Five Steps for Pruning Young Trees

  • Remove broken, diseased, dying, or dead branches.
  • Select a leader and remove competing leaders
  • Select the lowest permanent branch
  • Select scaffold branches and cut back or remove competing branches
  • Select temporary branches below the lowest permanent branch.
  1. Remove broken, diseased, dying, or dead branches.
    Look around the tree. If you see any broken, diseased, dying or dead branches, remove them behind the point of injury. In some cases, the whole branch may need to be removed. In other cases, just the injured part can be cut off.
  1. Select a leader and remove competing leaders.
    The leader is the central stem of the tree. Carefully follow the trunk of the tree from bottom to top. The trunk should narrow into a single stem that is in a vertical position. This is the leader. There should be only one leader. If more than one leader exists (competing leaders), then the strongest and most vertical stem should be selected as the central leader and the other stems removed, cut back, or possible selected as permanent branches (see step four).
  1. Select the lowest permanent branch.
    Also called the lowest scaffold branch. The lowest permanent branch is the lowest branch attached to the trunk that will remain on the tree throughout its lifetime. The location and use of the tree usually determine the position or height of the lowest permanent branch. For a street tree, the lowest permanent branch over the sidewalk might be 2.4 meters, while over the street at least 4.3 meters of clearance may be required. Branch heights for street trees often are mandated by local ordinance.For a tree in a parking strip, the lowest permanent branch might be 1.8 or 2.1 meters from the ground if it is positioned parallel to the parking strip. The lowest branch for a tree in a park or yard often will be lower than that of a street tree, but the amount of clearance depends on specific use and maintenance considerations.

    Look for a vigorous branch with a strong attachment that meets the height requirement. Its stem diameter should be one-half (or less) of the trunk diameter where the branch attached to the trunk. You may want to label or tie a piece of string on this branch so you can identify it later. If the tree is too small for you to select a branch at the desired height, then you’ll have to wait until the tree grows taller (see step five).

    Smaller temporary branches should be left close to the lowest permanent branch. Larger temporary branches should be pruned back to one or two buds.

  1. Select scaffold branches and cut back or remove competing branches.
    Scaffold branches are the permanent branches of the tree and constitute much of its framework. Scaffolds are located above the lowest permanent branch and are selected based on spacing and size considerations. Remove branches that have weak attachments (for example, those with included bark). Such branches should not be used as scaffolds.Vertical spacing between scaffolds depends on the expected size of the tree at maturity. Scaffold branch spacing should be 45 centimetres or more for trees expected to achieve a trunk diameter of 30 centimetres or more at maturity. For smaller trees, scaffold spacing of 30 centimetres or more is recommended.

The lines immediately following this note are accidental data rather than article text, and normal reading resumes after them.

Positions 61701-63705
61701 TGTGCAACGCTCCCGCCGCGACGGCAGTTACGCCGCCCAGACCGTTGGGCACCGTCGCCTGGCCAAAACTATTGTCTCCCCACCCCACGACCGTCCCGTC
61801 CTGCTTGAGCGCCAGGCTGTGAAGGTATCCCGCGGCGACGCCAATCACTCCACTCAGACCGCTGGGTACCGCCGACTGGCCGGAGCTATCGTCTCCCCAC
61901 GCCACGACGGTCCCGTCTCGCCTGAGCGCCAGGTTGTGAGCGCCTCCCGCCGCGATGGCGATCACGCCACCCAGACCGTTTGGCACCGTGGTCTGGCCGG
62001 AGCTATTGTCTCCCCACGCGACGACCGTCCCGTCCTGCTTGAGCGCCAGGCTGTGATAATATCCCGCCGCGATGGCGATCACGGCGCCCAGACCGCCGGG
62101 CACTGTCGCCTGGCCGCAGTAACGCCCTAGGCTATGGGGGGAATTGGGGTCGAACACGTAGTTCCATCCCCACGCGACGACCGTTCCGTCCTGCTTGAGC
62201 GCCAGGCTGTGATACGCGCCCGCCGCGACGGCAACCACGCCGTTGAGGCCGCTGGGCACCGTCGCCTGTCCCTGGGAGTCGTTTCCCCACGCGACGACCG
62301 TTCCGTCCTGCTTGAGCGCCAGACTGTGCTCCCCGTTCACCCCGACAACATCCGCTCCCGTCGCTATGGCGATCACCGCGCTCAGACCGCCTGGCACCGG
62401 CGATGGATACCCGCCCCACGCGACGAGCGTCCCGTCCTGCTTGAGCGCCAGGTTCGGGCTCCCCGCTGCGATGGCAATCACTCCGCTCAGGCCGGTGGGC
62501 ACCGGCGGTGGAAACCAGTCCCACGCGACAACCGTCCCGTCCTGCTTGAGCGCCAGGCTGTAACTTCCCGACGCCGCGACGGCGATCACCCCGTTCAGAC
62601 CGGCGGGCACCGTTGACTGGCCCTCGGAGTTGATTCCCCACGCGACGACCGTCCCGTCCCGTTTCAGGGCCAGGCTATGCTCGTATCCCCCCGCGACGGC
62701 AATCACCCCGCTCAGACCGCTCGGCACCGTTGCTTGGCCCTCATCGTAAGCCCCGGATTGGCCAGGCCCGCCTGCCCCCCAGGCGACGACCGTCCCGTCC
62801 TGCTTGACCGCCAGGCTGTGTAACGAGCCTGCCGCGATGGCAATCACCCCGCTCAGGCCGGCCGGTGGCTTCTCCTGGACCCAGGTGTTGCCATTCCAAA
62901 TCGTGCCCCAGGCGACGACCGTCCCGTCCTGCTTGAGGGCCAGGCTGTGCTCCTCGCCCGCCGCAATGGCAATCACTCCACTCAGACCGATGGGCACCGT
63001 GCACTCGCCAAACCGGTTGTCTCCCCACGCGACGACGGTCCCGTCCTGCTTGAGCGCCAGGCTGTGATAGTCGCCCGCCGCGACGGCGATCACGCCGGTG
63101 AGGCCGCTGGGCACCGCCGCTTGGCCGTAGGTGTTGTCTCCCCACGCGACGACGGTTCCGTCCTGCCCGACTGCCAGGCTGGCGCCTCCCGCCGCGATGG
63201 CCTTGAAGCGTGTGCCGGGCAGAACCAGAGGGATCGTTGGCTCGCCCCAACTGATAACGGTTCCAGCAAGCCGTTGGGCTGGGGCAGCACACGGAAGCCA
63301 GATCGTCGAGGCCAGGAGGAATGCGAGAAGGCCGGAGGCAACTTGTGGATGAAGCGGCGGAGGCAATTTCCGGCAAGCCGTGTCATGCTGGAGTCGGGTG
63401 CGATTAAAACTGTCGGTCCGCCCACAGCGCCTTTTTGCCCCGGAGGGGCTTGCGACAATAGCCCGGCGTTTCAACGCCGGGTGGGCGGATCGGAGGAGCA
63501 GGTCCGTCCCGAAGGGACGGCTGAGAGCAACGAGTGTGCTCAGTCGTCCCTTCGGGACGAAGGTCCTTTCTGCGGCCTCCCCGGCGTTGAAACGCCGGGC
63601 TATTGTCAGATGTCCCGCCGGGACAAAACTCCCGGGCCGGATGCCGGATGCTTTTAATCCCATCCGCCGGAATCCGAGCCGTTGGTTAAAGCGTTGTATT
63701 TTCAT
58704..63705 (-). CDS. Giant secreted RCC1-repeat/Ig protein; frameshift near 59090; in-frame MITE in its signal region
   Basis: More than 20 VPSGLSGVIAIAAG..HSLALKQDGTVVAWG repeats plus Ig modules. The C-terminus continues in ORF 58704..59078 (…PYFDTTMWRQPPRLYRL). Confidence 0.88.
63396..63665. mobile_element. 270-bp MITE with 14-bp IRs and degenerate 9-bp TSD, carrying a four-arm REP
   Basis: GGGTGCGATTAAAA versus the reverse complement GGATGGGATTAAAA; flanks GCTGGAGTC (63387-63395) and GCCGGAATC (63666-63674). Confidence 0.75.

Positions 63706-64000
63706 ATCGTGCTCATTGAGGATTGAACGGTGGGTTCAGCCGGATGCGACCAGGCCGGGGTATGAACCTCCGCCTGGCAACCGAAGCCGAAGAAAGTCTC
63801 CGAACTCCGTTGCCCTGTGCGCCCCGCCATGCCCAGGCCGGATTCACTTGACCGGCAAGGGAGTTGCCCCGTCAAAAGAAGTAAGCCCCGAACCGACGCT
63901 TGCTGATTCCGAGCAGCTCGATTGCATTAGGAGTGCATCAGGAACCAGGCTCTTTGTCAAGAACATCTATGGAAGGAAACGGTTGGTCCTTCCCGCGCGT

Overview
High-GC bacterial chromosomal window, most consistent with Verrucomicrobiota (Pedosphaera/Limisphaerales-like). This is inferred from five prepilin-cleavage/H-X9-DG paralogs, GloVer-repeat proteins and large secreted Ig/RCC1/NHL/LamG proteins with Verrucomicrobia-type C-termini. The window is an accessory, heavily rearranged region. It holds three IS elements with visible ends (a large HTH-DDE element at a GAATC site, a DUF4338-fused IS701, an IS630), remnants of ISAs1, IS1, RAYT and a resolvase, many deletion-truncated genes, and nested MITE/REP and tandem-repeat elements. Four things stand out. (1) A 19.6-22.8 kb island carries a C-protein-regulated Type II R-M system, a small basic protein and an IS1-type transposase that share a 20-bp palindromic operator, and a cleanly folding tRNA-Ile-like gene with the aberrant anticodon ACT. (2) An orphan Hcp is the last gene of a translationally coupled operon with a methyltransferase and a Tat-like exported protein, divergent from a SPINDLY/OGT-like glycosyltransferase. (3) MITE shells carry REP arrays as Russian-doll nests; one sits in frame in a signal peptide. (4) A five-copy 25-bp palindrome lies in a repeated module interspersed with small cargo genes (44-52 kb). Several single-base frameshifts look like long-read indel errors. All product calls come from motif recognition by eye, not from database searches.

Scaffold branches also should be spaced radially around the trunk, like spokes in a wheel. This vertical and radial spacing of scaffolds gives the tree good balance and form. Select scaffold branches starting with the lowest permanent branch and proceed up and around the trunk.

    If scaffold selection is difficult because of the selection of the lowest permanent branch, then it might be better to determine which vertical and radial branches will provide the best overall scaffold system. In some cases, it will be necessary to go back to step three and select another lowest permanent branch based on the best combination of scaffolds.

    Selected scaffolds should have strong attachments. Branch diameter should be no more than one-half of the diameter of the trunk at the point of attachment. Remove branches that are close to the scaffolds (within 10 centimetres) and are equivalent size. If competing branches are needed to maintain canopy size, reduce their length by 50% or more to subordinate and reduce growth. Leave small-diameter branches as temporaries.

    Keep in mind that as the tree grows, branch size and the space it occupies change, and you may fine that some branches are no longer suitable as scaffolds. In this event, a scaffold may need to be removed (for example, if it has grown too large and is crowding other branches) or a new scaffold may need to be selected. Be prepared to re-evaluate scaffold selection as the tree develops.

  1. Select temporary branches below the lowest permanent branch.
    Some or all of the branches located below the lowest permanent branch can be retained a~ temporary branches. Remove branches with a diameter greater than one-third of the diameter of the trunk at the point of attachment. Shorten the length of temporaries to two to four buds.


One Response to Five Steps for Pruning Young Trees

  1. Lillah August 8, 2016 at 10:38 am #

    Woot, I will certainly put this to good use!

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